Back in April, I posted mini-reviews of all the 2011 films I’d seen up to that point. You can read that here. In August, I posted the second part. You can read that here. This is the third part. For reminder purposes…
I try to see everything that comes out. I believe that if you love movies, you should be open to seeing anything and believe you can get something out of any movie. You never know when a terrible movie will have something to teach you (however minor), even if it’s what not to do. Also, since I have this wonderful narcissism enabler, why wouldn’t I post what I thought of all the films I saw for people to read?
Not to mention, in like a week, I’m going to post the official Year in Review articles, where I go over everything. Back in January, I previewed what I thought I’d think about all the movies, as they were scheduled at that time. I’ll compare what I thought I’d think with what I actually thought, as well as what films changed dates, weren’t released at all, and what have you. These reviews are easy reference for that. I just posted them throughout the year because it was more topical to post them around when the films were released. (more…)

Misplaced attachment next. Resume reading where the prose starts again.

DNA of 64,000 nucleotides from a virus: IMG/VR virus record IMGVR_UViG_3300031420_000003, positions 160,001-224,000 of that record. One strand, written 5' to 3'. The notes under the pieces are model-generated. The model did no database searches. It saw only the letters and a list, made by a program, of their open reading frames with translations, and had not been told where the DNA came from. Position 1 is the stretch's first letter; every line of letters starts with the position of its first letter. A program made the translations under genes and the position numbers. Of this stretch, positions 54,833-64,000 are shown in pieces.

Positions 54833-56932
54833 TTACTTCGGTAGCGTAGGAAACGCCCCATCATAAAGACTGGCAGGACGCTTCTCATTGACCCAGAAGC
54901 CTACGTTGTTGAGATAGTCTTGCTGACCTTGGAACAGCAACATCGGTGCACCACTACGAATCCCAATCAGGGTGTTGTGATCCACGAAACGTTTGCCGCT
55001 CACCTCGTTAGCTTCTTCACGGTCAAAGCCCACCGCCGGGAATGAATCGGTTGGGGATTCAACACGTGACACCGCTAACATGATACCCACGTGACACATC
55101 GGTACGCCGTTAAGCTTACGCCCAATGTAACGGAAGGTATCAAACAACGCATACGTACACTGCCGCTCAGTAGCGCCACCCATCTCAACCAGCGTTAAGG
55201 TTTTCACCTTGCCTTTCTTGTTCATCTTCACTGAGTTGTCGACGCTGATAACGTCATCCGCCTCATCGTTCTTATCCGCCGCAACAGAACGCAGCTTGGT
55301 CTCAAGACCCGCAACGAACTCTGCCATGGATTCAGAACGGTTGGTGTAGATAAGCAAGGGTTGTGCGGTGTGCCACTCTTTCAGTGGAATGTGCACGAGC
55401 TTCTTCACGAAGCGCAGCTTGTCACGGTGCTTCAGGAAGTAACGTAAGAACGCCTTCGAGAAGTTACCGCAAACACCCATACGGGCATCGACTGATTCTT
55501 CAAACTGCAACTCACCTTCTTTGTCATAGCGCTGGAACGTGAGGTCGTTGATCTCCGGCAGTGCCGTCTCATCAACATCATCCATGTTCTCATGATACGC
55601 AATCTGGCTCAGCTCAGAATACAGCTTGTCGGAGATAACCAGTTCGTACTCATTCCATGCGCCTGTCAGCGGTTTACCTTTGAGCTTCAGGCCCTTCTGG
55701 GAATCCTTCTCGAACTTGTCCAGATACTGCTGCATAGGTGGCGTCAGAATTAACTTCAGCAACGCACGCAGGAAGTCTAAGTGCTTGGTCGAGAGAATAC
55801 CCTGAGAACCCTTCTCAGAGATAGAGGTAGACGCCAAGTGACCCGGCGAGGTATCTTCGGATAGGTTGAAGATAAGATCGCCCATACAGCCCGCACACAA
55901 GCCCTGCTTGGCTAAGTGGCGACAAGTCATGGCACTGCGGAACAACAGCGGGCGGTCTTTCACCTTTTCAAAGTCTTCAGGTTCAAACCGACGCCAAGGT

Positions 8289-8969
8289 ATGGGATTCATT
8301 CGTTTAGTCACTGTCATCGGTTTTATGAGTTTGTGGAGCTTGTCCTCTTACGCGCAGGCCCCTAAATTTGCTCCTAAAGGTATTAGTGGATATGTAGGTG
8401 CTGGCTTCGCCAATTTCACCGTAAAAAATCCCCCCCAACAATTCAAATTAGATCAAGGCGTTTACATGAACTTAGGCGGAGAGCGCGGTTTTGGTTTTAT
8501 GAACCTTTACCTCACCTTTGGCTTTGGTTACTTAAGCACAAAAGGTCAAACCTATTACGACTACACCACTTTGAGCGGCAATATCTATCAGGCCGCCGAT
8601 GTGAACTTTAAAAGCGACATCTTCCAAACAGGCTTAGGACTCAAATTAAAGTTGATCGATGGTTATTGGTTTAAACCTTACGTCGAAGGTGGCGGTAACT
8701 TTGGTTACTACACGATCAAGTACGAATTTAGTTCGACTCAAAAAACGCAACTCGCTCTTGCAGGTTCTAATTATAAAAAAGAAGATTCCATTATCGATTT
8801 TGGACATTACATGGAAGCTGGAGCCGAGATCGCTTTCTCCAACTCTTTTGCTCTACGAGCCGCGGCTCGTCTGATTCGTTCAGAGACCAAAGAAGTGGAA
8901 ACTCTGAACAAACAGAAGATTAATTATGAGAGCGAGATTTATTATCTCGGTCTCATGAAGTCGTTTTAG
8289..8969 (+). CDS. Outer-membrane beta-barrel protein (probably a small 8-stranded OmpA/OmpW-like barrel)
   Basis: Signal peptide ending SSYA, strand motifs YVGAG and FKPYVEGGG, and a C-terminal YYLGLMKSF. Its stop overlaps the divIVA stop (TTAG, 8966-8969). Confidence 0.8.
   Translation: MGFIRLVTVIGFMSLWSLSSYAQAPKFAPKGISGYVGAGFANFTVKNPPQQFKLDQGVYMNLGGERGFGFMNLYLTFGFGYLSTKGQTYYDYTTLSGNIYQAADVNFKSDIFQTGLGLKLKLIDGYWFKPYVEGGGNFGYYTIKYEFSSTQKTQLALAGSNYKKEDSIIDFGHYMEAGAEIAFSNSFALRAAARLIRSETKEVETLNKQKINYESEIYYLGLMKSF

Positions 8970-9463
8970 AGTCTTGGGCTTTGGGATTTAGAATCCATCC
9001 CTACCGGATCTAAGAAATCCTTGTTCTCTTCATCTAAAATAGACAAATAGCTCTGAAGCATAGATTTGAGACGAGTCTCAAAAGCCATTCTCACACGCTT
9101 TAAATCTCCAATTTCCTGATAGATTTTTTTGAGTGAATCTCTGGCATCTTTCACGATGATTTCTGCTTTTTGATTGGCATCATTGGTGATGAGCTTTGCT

You know why I love 1962? Because you can say either Lawrence of Arabia or To Kill a Mockingbird should have won Best Picture — and you’d be right either way. They’re both perfect films. Lawrence of Arabia wins Best Picture, but that was always gonna happen. It also won Best Director for David Lean (talked about here), which was gonna happen no matter what and was the better decision there.
Best Actress and Best Supporting Actress this year were Anne Bancroft and Patty Duke for The Miracle Worker. If you’ve seen the film, you know how perfect those decisions were.
The lone poor decision made this year was Best Supporting Actor, which went to Ed Begley for Sweet Bird of Youth (talked about here). There’s a category where you have Omar Sharif, Telly Savalas and Terence Stamp, any of whom would have been much better decisions. But for a year with five out of six really strong categories (like, Top Ten or Top Five of all time strong), that’s still really good.
As for this category, you can pretty much take care of it with two words: Atticus Finch.
No one will ever be able to argue against this decision, ever. Not ever.
BEST ACTOR – 1962
And the nominees were…
Burt Lancaster, Birdman of Alcatraz
Jack Lemmon, Days of Wine and Roses
Marcello Mastroianni, Divorce, Italian Style
Peter O’Toole, Lawrence of Arabia
Gregory Peck, To Kill a Mockingbird (more…)